The January 2011 edition of Living Color magazine has a 2010-year-in-review feature that gives a rundown of state assets sold or on sale in Myanmar. Among the items that have already gone out the door are many of the country’s ports, including those at Botataung, Sule, and Bo Aung Kyaw. The Asia World Co. has since started roadwork to link up the Yangon ports and upgrade facilities along the river, as well as to construct a new railway; 182 houses and buildings standing in the way have been demolished.

If you’re too late to snap up a port, then you may find a government building or two still available. Of 110 premises that have gone under the hammer, 35 are or were owned by the Ministry of Industry (1), 21 by each of the ministries of cooperatives and trade, 11 by the Ministry of Information and the remainder by an assortment of others, including the Supreme Court. Perhaps the court’s colonial-era clock tower will soon make way for a glass penthouse view of the independence monument.

Many investors have put their money into petrol stations, of which 246 were up for grabs in 2010. The sales began mid-year, and anyone in Yangon or Mandalay, where about a third of all the stations sold were located, could not help but notice the colourful makeovers of premises as they moved into private hands. Sales took place in all states and divisions, with the largest number of sales outside the two big divisions being in the delta (27 stations) and the lowest number, just one, in Chin State.

If you’ve invested in a petrol station or socialist-period office block and have some cash left over, perhaps you’ll be interested in one of some 6000 condominiums that FMI Co. Ltd. has started constructing on the banks of the Bago River in Thanlyin. The 420-acre project is going to be the largest gated housing project in Myanmar to date, and the company that brought you FMI City in the rather less scenic Hlaingthayar is planning to roll out the new project in phases, beginning with some 900 premises in six towers. Of course, the estate will come with all the facilities you’ll ever need, so going outside will be optional, but if you do choose to leave the round-the-clock private security, you may like to try out the ferry service that will be provided to Pansodan pier.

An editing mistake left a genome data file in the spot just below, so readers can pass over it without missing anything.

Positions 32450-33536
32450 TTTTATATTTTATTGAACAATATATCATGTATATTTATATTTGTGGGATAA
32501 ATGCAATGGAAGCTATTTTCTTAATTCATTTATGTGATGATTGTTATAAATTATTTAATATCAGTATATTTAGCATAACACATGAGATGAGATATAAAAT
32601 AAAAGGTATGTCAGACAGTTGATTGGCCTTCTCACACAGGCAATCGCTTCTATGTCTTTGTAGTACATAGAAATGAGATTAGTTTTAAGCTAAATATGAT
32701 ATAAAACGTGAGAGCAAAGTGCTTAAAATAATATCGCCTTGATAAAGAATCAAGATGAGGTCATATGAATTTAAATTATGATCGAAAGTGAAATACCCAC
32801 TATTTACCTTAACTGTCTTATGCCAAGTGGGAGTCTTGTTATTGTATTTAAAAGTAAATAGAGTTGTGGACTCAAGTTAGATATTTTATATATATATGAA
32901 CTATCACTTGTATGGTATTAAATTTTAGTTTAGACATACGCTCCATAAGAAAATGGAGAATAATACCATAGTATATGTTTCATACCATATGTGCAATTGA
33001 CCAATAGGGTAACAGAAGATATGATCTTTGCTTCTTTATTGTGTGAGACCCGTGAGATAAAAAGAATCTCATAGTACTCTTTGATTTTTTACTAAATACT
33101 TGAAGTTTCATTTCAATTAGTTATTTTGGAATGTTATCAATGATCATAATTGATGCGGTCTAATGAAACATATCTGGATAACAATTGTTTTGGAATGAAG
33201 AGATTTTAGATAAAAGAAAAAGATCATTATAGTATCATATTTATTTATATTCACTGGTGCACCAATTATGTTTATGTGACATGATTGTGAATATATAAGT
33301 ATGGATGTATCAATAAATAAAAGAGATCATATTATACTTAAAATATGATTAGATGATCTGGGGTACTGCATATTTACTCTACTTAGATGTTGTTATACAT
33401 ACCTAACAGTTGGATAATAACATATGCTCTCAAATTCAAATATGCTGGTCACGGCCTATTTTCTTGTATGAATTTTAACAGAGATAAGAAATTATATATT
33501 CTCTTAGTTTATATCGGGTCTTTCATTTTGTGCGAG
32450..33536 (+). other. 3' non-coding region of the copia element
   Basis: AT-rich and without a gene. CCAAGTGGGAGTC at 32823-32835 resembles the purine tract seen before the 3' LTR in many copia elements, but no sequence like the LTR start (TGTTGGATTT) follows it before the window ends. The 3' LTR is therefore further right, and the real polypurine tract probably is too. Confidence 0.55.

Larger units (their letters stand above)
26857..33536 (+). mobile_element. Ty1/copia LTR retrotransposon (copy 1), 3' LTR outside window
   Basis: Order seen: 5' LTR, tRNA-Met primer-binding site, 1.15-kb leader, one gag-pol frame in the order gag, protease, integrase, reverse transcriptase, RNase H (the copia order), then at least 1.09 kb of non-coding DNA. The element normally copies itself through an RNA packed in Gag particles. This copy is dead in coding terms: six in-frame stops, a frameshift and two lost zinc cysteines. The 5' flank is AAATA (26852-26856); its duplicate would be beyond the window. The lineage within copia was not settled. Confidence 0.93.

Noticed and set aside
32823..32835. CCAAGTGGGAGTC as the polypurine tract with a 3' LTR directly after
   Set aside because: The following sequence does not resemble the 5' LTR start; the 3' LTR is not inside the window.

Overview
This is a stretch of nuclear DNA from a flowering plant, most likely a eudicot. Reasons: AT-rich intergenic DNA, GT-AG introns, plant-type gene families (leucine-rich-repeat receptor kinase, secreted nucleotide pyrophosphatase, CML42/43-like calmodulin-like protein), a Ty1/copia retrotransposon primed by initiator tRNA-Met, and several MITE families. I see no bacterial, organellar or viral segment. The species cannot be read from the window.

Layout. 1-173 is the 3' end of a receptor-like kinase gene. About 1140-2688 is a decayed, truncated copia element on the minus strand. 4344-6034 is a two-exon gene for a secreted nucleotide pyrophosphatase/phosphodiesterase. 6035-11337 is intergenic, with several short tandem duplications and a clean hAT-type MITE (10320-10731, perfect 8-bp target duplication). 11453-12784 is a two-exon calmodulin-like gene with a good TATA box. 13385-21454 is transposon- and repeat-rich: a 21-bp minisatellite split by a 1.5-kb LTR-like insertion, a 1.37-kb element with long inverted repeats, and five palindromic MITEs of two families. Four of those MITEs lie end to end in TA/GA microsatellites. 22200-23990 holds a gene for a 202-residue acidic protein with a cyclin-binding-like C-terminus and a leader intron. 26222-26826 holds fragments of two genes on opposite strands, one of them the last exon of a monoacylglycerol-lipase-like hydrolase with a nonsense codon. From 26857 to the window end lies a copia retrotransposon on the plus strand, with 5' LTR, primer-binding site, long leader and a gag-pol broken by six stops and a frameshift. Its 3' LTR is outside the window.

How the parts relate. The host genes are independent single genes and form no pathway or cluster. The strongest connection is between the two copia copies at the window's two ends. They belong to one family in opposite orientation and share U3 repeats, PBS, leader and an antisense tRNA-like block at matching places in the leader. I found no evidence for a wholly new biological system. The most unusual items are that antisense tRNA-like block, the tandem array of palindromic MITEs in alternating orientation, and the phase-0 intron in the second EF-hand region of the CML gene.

Once you’ve settled in to your new condo and have had enough of all the buying and selling, perhaps you’ll be ready for a relaxing afternoon at the country’s first artificial beach, the prospects for which Living Color tells us were in 2010 being explored by a team of artificial beach experts from New Zealand, Australia and China, who had linked up with some local gold miners. The intended site for the beach is Myitkyina, which suggests that a key criterion for an artificial beach project is that it be as far away from a real beach as possible. Working on that principle, perhaps once the New Zealanders are done in the north then out of fairness they can also help people in Kawthaung to build an artificial snow-capped mountain.

This is a bumper edition of bumper sales from a bumper year, which in most parts leaves only two questions begging: how much has all this stuff cost, and where’s the money?